The power of knowing your neighbors
A majority of Americans don't know most of their neighbors — and they barely talk to the ones they do know.
Why it matters: Strong neighborhoods boost the health, happiness, and longevity of their residents. But over the last several decades, our connections with our neighbors have been fraying.
What's happening: We're leaving our homes with our screens in our hands. The pandemic made us even less likely than we were before to stop and chat with new folks.
- As a result, most of the people living around us are strangers.
By the numbers:
- 57% of Americans say they know only some or none of their neighbors, according to a Pew Research Center survey. That share climbs up to 72% among 30- to 49-year-olds and 78% among 18- to 29-year-olds.
- 58% say they know their neighbors but don't spend time chatting or hanging out with them.
The stakes: The benefits of knowing thy neighbor abound.
- Lives saved: In well-connected neighborhoods, fewer lives are lost in tragedies, including natural disasters and mass shootings.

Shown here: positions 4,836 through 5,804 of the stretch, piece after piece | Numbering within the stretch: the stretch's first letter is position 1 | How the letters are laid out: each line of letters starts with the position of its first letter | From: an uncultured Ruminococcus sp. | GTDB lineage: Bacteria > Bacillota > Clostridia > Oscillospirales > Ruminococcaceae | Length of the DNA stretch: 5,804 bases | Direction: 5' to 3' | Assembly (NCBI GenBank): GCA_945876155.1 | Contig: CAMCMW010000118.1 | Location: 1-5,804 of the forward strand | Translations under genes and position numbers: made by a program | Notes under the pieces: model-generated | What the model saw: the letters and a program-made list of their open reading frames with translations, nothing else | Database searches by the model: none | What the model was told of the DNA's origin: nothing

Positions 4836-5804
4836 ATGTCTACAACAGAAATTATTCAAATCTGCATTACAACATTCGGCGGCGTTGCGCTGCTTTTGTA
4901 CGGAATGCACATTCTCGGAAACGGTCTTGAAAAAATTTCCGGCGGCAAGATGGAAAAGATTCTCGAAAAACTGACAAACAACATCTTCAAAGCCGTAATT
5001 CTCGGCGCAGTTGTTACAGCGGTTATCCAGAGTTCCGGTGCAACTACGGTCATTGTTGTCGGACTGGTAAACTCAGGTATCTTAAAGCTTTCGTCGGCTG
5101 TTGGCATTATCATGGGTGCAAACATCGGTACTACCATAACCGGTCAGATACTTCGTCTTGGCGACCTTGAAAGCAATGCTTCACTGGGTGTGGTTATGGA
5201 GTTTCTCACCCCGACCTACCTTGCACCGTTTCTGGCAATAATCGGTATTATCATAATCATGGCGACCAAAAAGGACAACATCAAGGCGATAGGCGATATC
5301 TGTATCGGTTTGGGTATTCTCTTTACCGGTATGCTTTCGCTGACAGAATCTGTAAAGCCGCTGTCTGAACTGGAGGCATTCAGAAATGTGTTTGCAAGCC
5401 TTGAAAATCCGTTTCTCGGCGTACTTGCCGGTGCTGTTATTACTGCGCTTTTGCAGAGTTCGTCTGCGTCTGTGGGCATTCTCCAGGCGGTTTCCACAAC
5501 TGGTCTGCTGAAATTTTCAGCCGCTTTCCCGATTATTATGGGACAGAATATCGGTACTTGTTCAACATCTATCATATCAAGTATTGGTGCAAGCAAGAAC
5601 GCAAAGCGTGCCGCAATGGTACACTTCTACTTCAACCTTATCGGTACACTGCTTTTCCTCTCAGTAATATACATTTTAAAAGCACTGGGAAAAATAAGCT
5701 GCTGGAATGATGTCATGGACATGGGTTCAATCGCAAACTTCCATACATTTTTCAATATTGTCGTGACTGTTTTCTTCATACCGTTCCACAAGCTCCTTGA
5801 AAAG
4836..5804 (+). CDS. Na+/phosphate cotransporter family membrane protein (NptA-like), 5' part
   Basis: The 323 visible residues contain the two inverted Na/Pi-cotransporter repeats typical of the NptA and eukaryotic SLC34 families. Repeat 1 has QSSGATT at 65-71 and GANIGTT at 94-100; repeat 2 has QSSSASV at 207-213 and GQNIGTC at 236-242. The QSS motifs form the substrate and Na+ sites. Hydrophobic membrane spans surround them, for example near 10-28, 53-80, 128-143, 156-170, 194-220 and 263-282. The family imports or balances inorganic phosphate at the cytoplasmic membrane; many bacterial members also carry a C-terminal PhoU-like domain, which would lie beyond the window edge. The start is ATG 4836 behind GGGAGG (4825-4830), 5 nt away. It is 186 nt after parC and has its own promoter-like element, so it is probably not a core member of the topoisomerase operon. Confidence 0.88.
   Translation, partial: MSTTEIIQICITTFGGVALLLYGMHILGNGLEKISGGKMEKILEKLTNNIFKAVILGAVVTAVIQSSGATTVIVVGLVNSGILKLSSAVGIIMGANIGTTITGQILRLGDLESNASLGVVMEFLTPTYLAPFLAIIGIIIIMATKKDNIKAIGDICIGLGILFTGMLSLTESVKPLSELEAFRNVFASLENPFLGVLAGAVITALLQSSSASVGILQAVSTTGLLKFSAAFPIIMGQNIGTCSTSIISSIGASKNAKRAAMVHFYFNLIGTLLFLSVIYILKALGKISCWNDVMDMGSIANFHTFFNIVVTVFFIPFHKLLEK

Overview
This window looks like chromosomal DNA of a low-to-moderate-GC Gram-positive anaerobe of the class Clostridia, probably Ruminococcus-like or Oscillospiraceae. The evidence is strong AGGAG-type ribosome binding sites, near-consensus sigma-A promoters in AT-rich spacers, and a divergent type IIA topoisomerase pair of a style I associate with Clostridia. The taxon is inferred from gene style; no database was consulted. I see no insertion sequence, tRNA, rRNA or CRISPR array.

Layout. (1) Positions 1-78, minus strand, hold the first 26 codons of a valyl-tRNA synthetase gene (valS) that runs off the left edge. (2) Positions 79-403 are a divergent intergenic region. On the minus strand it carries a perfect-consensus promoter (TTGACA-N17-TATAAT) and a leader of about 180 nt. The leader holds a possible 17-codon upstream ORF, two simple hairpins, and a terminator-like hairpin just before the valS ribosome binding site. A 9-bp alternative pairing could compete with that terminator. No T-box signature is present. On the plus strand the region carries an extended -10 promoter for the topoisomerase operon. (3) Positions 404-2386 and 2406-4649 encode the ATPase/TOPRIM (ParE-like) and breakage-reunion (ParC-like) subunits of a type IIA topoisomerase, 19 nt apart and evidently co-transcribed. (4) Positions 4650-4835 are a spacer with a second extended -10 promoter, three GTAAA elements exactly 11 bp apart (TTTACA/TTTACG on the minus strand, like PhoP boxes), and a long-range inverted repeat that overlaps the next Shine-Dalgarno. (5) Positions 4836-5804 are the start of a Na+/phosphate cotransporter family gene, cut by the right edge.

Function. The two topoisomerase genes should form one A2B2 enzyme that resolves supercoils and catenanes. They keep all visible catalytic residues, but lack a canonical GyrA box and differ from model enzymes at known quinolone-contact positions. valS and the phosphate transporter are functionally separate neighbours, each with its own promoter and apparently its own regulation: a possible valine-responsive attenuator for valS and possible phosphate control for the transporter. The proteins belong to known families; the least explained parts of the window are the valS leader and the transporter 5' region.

- Happier aging: Older adults who know their neighbors report a far higher sense of psychological wellbeing.
- Safer streets: Tight-knit neighborhoods have lower rates of gun violence.
- Boosted wellbeing: People who know their neighbors are generally cheerier, healthier, and spend more time outside.
💡 Between the lines: Even in the age of dating apps, texting, and social media, most people get to know their neighbors in person.
- We're twice as likely to chat with neighbors in person than online, per Pew.
The bottom line: Step outside and start a conversation — in the garden or in the mailroom. Befriending your neighbors is good for you.